Give a Seamwork gift membership to your favorite sewist.   Learn more

Seamwork
 

Inside the Wiksten Studio


How Jenny Gordy’s brand blends textiles, patternmaking, and fashion design to create well-loved clothing, by Meg Stively.

Inside the Wiksten Studio

2018 was a great year for the Wiksten Haori, with hundreds of iterations popping up on social media and blogs across the globe. When a single pattern captures the creative minds of so many people all at once, it’s always fun to learn more about the person who brought the design to life.

Jenny Gordy started Wiksten as a clothing line in 2004, and it’s now turned into a well-loved brand that combines a genuine understanding of textiles, smart patternmaking, and practical, must-have designs. In their shop, you’ll find womenswear patterns, knitting and sewing patterns for children, fabric bundles, and ready-to-wear pieces.

Since Wiksten HQ and Seamwork HQ are both here in Portland, we visited with Jenny in her studio to learn more about her working space, her background with sewing, and her considered approach to design.

The Wiksten Studio

Jenny’s studio is bright, clean, and compact, sitting outside her home at the top of her driveway. The inside of the studio matches her brand’s aesthetic, from the small round table set up for daily work and conversations, to the wooden garage doors that can open if a breeze is needed, and the basket containing studio slippers next to the entrance, which, she reveals, “don’t always get worn.”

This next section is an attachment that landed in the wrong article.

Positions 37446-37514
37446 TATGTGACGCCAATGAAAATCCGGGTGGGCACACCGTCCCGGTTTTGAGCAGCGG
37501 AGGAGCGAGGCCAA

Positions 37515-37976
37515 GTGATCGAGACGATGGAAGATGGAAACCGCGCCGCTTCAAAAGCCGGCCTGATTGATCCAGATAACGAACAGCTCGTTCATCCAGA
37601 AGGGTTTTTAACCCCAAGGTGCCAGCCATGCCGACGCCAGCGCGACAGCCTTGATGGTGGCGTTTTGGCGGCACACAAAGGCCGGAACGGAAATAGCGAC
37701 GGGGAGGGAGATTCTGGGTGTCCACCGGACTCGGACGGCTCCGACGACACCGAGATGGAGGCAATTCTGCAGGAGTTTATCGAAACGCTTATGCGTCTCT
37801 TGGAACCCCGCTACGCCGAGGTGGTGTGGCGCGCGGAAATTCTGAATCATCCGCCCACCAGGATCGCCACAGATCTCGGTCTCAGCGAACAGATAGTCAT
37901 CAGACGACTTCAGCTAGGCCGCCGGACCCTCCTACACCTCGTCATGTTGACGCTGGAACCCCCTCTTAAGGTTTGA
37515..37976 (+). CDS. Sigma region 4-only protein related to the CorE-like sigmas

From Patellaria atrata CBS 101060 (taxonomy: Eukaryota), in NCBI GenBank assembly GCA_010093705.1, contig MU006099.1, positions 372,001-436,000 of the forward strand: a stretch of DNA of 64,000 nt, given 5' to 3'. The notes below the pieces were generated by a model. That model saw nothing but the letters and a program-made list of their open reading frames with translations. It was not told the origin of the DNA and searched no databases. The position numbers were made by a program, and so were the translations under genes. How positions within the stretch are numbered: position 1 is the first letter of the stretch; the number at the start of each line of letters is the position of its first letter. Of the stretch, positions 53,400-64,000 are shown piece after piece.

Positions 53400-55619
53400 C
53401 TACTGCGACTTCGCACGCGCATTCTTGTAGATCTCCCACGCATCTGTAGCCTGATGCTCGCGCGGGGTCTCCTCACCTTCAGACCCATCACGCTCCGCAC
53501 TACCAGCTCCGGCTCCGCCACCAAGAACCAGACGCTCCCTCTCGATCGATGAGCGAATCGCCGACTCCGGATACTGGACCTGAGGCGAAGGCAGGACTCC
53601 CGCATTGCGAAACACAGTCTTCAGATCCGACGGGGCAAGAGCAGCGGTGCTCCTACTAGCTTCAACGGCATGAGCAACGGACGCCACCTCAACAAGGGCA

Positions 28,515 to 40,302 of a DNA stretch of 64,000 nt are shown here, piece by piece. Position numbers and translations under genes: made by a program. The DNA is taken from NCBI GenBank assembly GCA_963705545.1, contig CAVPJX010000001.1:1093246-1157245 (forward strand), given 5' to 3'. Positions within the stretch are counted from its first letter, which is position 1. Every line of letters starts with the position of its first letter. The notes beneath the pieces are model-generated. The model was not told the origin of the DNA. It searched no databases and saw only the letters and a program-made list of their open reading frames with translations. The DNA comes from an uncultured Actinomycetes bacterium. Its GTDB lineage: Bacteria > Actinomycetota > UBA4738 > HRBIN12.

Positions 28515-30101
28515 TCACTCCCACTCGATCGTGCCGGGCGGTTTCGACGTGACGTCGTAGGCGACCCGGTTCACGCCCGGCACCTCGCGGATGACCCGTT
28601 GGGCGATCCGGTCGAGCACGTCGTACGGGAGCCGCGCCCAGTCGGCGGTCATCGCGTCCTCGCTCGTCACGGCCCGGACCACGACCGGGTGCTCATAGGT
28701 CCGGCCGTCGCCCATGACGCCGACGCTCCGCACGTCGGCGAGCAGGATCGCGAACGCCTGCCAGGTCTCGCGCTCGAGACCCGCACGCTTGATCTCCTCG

The Wiksten team has maximized this small studio space to accommodate everything for the company, with storage for shipping materials, bolts of fabric, boxes of patterns, a sewing machine, and a cutting table refashioned from an old cash wrap. The white epoxied floor makes the space feel bigger. Even the cutting table considers the small space, as the back is full of shelves and storage.

While all things Wiksten would ideally live in her studio, Jenny reveals that her business spills into the basement of her home. As for working within 10 feet of where she lives with her husband, daughter, and two cats, she admits, “I love it, but I would like a little more separation—I feel like we’re outgrowing it already.”

The “we” includes Jenny and Elizabeth—who has been working for Wiksten for the last year—and Emma, who will be joining the team shortly. Elizabeth first arrived to help free up Jenny’s day-to-day tasks so that she could focus on designing, and Elizabeth is now an integral part of all processes. “I have a creative brain,” Jenny explains, “It’s very important to have another person in the company, and things have gotten a lot better since she’s here,” she says with a grateful nod to Elizabeth, who is currently boxing up pattern booklets to fill orders.

So how did Jenny turn Wiksten from a clothing brand into all of the creative projects you’ll find in her studio today?

In the Beginning

Wiksten shares a namesake with Jenny’s grandparents, and her grandmother is the biggest reason why she learned to sew. Growing up, her mom worked two jobs, so Jenny spent a lot of time with her grandmother, sewing doll clothes, quilting, and making pillowcases. From there, Jenny kept returning to sewing. “I would get obsessed with it every now and then,” she remembers. “Sometimes I’d get frustrated and give up, but I’d always come back to it.”

As a teenager living in Kansas, Jenny took a class from sewing icon Linda Lee. At that time, she wasn’t thinking about patternmaking. “I wanted to be a fashion designer.”